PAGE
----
2011 Fall Issue 9 (November 11, 2011)
Last Friday night, two by two, over five hundred Carls left the Great Hall as they began their journey into the awkwardness of the fall term tradition, “Set Up Your Roommate.”
View all items in News.
“The presence of security at the Sayles Dance was effective in creating a more secure environment for students,” said Nadine Sunderland, assistant director of Student Activities.
The pursuit for Native American equality is still a constant struggle, according to last week’s Convocation speaker, Cherokee Native American judge Steve Russell. “[I]t is more difficult for our enemies to challenge and deny our sovereignty,” Russell said.
A sign from this year’s Arab Spring protests listed the tools of revolution, among them “machete” and “AK-47,” both crossed out. Presentations by Carleton professors last week discussed how this unlikely revolution occurred.
Every year, 90 percent of Northfielders are touched by services supported by the Northfield Area United Way. United Way is an international non-profit organization that raises money for community organizations such as literacy programs, housing, food shelves and many others.
Carleton’s faculty and Off-Campus Studies Office are preparing for a the upcoming study abroad programs this winter break, winter term, and spring term. These programs include two entirely new seminars: Society, Culture and Language in Peru and Linguistics and Culture in Kyoto, Japan.
If you think that Minnesota winters are frigid, try living in Antarctica for three years. Lawrence McKinley Gould, Carleton’s fourth president and former Geology professor, not only lived in Antarctica but also performed intensive field research and traveled deep into unchartered terrain to study the geology and ice formations of the land on a mission to the South Pole.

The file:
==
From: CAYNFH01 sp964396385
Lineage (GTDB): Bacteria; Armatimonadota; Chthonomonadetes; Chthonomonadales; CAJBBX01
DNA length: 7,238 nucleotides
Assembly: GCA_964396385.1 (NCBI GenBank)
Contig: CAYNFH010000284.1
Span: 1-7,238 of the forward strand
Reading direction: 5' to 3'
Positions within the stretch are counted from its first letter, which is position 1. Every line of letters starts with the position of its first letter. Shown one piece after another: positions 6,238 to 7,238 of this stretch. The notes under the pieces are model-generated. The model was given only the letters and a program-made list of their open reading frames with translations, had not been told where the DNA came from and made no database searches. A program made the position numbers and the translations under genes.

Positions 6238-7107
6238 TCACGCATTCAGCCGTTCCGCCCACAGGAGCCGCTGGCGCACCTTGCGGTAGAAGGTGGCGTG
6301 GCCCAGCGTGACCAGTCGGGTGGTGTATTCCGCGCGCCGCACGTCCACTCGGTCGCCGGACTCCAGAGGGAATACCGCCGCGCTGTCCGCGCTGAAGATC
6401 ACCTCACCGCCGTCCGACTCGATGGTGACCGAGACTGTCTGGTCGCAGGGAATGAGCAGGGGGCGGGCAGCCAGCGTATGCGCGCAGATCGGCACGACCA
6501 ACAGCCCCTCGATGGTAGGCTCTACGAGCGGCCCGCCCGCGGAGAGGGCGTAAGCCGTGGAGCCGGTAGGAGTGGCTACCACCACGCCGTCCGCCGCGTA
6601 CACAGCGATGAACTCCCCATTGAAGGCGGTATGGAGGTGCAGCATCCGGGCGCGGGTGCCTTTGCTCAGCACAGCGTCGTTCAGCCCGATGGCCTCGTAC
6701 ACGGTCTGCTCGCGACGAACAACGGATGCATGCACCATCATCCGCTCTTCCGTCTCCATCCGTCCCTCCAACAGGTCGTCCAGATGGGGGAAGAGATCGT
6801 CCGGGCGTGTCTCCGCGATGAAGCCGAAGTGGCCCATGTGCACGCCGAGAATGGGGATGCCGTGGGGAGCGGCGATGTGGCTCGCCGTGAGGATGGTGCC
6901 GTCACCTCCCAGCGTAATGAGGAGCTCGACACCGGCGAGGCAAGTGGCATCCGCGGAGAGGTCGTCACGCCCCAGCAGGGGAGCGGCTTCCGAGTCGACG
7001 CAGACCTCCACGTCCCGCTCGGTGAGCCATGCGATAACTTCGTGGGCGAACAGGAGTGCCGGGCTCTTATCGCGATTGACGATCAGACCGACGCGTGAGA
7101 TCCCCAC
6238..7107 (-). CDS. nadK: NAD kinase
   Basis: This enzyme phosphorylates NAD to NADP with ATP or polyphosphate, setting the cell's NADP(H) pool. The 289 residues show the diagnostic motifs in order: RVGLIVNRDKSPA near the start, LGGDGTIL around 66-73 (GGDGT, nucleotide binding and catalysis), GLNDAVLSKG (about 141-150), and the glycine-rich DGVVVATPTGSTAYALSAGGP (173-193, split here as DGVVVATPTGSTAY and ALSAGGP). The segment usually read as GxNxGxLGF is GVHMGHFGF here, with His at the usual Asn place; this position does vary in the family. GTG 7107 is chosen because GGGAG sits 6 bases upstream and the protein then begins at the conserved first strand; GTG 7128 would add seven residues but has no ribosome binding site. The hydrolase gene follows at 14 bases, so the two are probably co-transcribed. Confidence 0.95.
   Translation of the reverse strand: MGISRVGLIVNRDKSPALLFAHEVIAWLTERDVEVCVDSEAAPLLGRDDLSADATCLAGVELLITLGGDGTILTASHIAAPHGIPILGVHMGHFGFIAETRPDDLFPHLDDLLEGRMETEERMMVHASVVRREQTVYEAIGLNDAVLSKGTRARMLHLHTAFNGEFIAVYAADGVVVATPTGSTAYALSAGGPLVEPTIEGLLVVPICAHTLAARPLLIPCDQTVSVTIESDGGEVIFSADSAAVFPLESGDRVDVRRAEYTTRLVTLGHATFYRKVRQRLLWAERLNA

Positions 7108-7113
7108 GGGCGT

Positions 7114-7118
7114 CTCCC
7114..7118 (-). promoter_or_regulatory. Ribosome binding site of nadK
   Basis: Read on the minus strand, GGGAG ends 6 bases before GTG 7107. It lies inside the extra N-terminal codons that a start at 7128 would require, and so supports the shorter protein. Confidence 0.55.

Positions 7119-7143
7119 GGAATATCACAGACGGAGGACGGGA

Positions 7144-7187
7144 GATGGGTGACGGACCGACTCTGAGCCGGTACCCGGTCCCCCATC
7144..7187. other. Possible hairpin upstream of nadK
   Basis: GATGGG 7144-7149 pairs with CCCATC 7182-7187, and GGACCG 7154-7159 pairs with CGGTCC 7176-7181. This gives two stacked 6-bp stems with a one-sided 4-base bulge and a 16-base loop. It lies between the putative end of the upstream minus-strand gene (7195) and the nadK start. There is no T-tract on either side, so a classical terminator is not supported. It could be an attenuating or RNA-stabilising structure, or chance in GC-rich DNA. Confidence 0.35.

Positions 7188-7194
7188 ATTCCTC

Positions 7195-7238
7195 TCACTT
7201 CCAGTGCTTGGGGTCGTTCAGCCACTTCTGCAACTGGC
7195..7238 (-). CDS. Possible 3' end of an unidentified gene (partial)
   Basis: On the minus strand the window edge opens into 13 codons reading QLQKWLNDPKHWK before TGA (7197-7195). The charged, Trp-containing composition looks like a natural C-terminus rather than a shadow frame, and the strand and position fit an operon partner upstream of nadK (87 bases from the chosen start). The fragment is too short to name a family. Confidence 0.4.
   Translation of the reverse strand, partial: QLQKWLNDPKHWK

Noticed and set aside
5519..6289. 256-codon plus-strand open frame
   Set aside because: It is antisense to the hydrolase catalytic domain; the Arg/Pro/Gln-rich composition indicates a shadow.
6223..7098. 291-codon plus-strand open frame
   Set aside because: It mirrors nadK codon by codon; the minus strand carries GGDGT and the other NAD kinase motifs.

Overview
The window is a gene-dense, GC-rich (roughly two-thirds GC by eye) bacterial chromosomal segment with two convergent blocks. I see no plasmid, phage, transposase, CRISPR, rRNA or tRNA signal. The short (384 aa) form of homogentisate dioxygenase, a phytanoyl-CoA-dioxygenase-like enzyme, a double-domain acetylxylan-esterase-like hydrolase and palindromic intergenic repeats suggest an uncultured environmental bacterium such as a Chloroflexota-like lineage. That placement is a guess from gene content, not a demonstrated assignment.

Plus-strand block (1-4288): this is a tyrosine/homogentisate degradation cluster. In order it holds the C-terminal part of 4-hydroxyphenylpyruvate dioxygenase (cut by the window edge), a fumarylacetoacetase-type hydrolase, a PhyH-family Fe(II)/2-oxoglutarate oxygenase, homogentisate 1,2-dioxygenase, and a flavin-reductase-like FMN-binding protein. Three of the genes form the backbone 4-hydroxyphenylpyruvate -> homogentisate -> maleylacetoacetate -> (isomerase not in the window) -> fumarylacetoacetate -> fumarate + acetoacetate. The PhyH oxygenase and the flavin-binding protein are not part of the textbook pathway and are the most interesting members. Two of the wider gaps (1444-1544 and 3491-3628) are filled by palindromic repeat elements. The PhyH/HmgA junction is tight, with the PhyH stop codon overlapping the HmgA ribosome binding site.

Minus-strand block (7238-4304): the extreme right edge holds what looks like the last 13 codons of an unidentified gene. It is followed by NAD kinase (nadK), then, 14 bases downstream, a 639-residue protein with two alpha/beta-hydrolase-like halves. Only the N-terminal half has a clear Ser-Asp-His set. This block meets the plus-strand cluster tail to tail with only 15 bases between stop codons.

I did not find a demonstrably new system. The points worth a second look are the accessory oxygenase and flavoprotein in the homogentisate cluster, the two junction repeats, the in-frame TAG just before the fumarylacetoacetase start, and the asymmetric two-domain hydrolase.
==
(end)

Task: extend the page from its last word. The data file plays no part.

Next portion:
With a 67-21 majority, the Carleton faculty voted on Nov. 7 to pass changes to the S/Cr/NC policy that might reshape the way students approach selecting and taking courses at Carleton.
The atmosphere at Carleton’s annual commemoration of Día de los Muertos, or Day of the Dead, on Nov. 2 was celebratory and inclusive.
View all items in Sports.
The curtain finally closed for the Men’s soccer team last Saturday as they fell, 3-2, in a scintillating double overtime match against St. Olaf in the MIAC Playoff final. Despite two first-half goals and some solid goalkeeping by James Neher ’14, after 107 minutes of resilient defending, the Knights gave up the game-winning goal with three minutes left in overtime.
After an undefeated season and victories at both the Final Four Playoffs and the Western Regional, the Women’s Rubgy team heads to the National Tournament next week.
Last Thursday some superheroes flew over to St. Olaf to take on the Oles at the 4k distance. Unfortunately, the sheer number of Oles overpowered the Carls, but they put up a brave fight and managed to save the damsels in distress. Colette Celichowski ’15 led the way, preventing the Oles from perfect scoring. She was followed by Shannon Mueller ’12, ending her collegiate cross-country career with a great race.
St. Olaf didn’t know what hit them until it was too late. Two grizzly runners in matching denim ran like they had just snuck into a Bruce Springsteen concert. Connor Jackson ‘15 conducted the pace in his train engineer’s uniform and fended off vicious Oles with his bike horn.